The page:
One of the most common and overlooked uses is pneumatic counting. Our recent blog posts discussed preventive maintenance as well as more modern methods of acquiring data, but a simple pneumatic counter can provide valuable equipment data. Some mechanical or electrical devices may be impractical or inconvenient, depending on the application. Something like the Control Line AC-6 Pneumatic Counter can provide event recording, piece or part counting, or complete cycle counting. This information can be monitored and used for production purposes or in implementing a preventive maintenance plan as discussed in our Preventive Maintenance blog post.
DID YOU KNOW
Compressed air systems account for nearly 10% of all electricity used in U.S. manufacturing industries and the typical facility loses an average of 30% of its compressed air to leaks.
Knowing that, it should be easier to understand how ongoing energy costs are reported as the most significant investment in a compressed air system. One would assume the up front capital and ongoing maintenance costs would far outweigh energy expenses, but this chart illustrates the fact that 75% of an air compressor investment is in ongoing energy costs. The reason behind this is leaks.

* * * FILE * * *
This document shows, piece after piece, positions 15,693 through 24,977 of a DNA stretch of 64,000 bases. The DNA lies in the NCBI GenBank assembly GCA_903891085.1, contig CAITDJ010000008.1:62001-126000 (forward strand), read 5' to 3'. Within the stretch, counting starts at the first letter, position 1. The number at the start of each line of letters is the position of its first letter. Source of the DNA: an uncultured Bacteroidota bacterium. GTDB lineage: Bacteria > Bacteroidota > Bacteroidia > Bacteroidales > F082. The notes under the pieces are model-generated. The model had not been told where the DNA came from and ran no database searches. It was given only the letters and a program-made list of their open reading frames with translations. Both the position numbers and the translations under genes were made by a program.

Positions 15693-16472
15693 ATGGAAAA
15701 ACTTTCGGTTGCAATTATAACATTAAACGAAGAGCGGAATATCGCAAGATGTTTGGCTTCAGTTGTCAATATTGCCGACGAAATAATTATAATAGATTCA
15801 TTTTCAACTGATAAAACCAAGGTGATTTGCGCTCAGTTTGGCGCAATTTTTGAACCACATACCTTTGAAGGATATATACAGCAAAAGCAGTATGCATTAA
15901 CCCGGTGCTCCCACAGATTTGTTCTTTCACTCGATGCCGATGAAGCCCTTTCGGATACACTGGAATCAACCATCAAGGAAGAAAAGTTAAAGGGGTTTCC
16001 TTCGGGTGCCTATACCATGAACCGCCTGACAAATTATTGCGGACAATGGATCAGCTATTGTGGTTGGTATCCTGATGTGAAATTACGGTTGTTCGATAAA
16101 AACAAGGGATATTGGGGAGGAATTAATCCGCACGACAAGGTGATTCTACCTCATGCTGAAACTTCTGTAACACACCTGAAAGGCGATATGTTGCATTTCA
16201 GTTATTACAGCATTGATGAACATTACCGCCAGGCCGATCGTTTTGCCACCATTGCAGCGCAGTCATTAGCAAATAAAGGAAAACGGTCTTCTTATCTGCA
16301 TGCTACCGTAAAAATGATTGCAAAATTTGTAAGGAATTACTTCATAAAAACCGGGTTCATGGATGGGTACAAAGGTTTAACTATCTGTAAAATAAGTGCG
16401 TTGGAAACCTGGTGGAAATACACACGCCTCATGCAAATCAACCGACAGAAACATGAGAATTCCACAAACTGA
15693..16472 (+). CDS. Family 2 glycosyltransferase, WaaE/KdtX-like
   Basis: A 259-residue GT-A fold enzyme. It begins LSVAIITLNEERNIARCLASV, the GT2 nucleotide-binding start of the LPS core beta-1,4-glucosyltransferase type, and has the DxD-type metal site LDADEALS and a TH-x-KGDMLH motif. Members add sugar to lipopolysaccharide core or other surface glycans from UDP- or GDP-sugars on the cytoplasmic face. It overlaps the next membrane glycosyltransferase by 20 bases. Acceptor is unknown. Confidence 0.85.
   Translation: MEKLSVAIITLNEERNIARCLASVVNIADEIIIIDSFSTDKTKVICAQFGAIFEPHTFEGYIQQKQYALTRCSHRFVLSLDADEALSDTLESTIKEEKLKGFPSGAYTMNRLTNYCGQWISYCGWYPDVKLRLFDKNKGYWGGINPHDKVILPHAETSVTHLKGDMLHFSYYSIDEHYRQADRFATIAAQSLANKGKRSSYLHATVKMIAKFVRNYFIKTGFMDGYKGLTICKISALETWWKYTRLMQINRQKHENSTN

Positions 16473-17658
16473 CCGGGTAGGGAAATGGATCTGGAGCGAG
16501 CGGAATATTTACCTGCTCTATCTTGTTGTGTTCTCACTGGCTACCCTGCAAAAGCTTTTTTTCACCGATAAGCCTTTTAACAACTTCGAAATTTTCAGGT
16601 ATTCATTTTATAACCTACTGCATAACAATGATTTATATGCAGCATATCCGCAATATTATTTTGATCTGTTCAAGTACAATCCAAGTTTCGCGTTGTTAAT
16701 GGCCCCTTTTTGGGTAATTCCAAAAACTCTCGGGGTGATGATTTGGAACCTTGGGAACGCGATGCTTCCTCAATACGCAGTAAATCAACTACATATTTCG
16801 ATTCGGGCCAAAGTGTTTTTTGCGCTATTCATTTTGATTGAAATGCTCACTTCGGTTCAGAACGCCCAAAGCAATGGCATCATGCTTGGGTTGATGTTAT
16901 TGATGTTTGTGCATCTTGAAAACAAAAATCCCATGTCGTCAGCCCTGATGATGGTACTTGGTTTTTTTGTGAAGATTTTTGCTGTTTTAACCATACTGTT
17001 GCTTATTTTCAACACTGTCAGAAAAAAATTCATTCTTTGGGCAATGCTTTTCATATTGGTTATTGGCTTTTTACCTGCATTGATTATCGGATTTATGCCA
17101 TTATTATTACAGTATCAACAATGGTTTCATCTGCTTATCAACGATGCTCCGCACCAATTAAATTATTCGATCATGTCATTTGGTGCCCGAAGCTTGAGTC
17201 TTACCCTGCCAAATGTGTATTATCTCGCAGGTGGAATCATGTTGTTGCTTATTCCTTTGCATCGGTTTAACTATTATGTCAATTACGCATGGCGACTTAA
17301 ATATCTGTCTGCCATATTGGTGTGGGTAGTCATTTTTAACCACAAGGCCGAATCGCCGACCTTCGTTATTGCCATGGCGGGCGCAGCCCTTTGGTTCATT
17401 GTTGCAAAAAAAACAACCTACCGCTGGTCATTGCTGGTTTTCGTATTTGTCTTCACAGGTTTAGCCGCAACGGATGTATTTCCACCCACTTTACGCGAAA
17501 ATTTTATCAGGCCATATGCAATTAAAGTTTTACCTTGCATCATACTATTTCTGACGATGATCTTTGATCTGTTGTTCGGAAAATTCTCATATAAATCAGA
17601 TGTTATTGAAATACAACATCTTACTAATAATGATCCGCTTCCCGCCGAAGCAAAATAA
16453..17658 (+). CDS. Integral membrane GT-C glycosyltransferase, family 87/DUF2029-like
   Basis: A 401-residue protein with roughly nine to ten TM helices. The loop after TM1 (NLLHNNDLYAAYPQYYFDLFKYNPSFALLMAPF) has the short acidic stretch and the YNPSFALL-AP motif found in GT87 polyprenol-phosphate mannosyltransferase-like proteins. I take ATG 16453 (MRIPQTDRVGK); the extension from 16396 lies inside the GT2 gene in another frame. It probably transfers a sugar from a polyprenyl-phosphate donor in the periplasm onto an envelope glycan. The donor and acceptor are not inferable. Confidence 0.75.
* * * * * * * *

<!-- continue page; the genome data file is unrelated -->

In a 1,000 SCFM system, a 30% leakage translates into 300 SCFM. A report concluded that eliminating that type of leak is equivalent to saving as much as $45,000 annually in energy costs. Depending on plant location and energy costs, the amount saved could even be significantly higher.
Compared to a focus on energy efficient lighting and other efforts, air leaks cannot be seen. Often they produce no significant sound or any other potential indication of the issue. The invisibility of the issue is the common consensus as to why this significant source of energy waste is overlooked. We bring this up to spread awareness. Consider a review of your facilities. Ultrasound technology is one of a few ways to perform a comprehensive leak test, but often making employees conscious of the issue can be enough to remain vigilant in leak detection and prevention.
Control systems can be pneumatic (ALC), electrical, mechanical, hydraulic, or a combination. Each have unique advantages and disadvantages.
Key criteria to consider when deciding on a control system:
Air Logic remains a major part of American manufacturing, especially in the area of automation. The pneumatic infrastructure still exists from recent decades and many modern projects don’t necessitate additional functionality. Air logic will continue to be beneficial where upgrade cost, simplicity, or safety factors dominate.
Don’t discredit all older technology and don’t overlook the simple, effective ways of adding value to your operations.
We hope this blog complimented our recent posts regarding pneumatics and preventive maintenance. Feel free to contact us with any further questions on air logic or any other custom manufacturing. We are always willing to help.